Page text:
It’s a double whammy—not only is sensitive health information at high risk of misuse, sale, and breach INSIDE healthcare organizations, it’s also sold to OUTSIDE organizations that lack effective security and privacy measures.

  • “Nearly three quarters (74 percent) of healthcare organizations surveyed said they already do or intend to seek secondary uses for health data; however, less than half have addressed or are in the process of addressing related privacy and security issues.”

PriceWaterhouseCoopers surveyed 600 executives from US hospitals and physician organizations, health insurers, and pharmaceutical and life sciences companies. Data security and privacy practices were abysmal despite new enforcement efforts by the Administration, and despite hundreds of major data breaches compromising the privacy of millions of Americans.

Why aren’t Congress and the public outraged that the privacy and security of health information is so bad? If the banking industry operated like this there would be MAJOR oversight hearings and new laws.

The idea that today’s electronic healthcare systems and data exchanges safeguard health data is simply wrong. Clearly federal and state oversight and penalties for failure to protect the most sensitive personal data on earth need to be increased.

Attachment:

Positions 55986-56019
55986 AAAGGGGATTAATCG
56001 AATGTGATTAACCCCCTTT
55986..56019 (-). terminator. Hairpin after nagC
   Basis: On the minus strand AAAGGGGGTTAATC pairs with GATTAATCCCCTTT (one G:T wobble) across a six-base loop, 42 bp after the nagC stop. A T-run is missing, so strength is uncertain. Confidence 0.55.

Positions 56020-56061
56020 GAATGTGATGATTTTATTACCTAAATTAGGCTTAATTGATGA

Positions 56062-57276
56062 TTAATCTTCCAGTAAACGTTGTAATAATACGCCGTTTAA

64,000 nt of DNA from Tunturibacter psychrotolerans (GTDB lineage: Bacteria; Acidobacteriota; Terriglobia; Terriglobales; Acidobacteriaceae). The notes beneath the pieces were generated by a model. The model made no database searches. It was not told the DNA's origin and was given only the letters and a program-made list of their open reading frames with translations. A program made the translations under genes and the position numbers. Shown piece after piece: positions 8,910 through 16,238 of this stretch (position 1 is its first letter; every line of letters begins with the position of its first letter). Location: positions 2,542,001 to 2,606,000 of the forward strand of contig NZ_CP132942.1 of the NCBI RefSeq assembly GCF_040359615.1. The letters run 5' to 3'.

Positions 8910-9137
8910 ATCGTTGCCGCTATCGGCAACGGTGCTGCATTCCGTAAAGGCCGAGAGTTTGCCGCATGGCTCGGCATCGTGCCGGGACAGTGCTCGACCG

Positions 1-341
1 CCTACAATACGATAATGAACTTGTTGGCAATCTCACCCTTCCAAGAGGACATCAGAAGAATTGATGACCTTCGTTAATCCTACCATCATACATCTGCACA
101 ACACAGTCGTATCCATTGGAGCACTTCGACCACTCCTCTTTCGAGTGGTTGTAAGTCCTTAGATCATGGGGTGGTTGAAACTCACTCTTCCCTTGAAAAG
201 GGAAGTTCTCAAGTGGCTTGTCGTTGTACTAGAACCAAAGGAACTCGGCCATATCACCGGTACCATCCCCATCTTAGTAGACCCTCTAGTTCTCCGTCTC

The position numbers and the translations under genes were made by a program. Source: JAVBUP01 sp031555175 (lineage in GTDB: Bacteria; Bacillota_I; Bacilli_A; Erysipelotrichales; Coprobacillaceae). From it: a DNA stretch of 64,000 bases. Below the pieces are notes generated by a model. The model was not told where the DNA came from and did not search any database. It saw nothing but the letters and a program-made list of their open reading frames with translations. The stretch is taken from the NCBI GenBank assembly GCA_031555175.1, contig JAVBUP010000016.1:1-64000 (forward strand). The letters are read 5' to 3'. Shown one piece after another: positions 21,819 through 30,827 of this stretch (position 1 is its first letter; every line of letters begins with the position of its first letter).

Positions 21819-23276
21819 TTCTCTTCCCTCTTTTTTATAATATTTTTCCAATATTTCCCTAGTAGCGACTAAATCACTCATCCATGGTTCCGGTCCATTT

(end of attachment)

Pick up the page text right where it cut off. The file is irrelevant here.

Physician’s computers were stolen

See the full story from MySanAntonio.com: “Physician’s computers were stolen

“Five computers containing medical and personal information of more than 3,000 patients were stolen from a Stone Oak physician’s office in October.

Dr. Sudhir Gogu of the Stone Oak Urgent Care & Family Practice said the computers were stolen after an office door had been pried open sometime during the weekend of Oct. 22-23, according to the police report.

A San Antonio Police Department spokesman said in an email Wednesday that the computers have not been recovered and there have been no arrests…

…Dr. Deborah Peel, founder and chairman of Patient Privacy Rights, an organization focused on putting people in control of their electronic health information, called medical identity theft a dangerous crime.

“It typically costs the average victim at least $20,000, and health plans typically increase your premiums … or may even cancel your coverage,” Peel said.

Peel criticized the health industry for failing to taken data protection seriously.

“It’s estimated that 80 percent of hospitals don’t encrypt data,” she said. “Can you imagine if your banks didn’t encrypt and keep your financial information secure? We wouldn’t even let them be banks.””

Re: Study shows privacy of medical records is weaker in the U.S.

A study of US and EU health data protections in the Journal of Science & Technology Law concluded Americans “have no real control over the collection of sensitive medical information if they want to be treated.”

Wow! It’s great to see legal scholars second the message that Americans’ rights to health privacy were eliminated.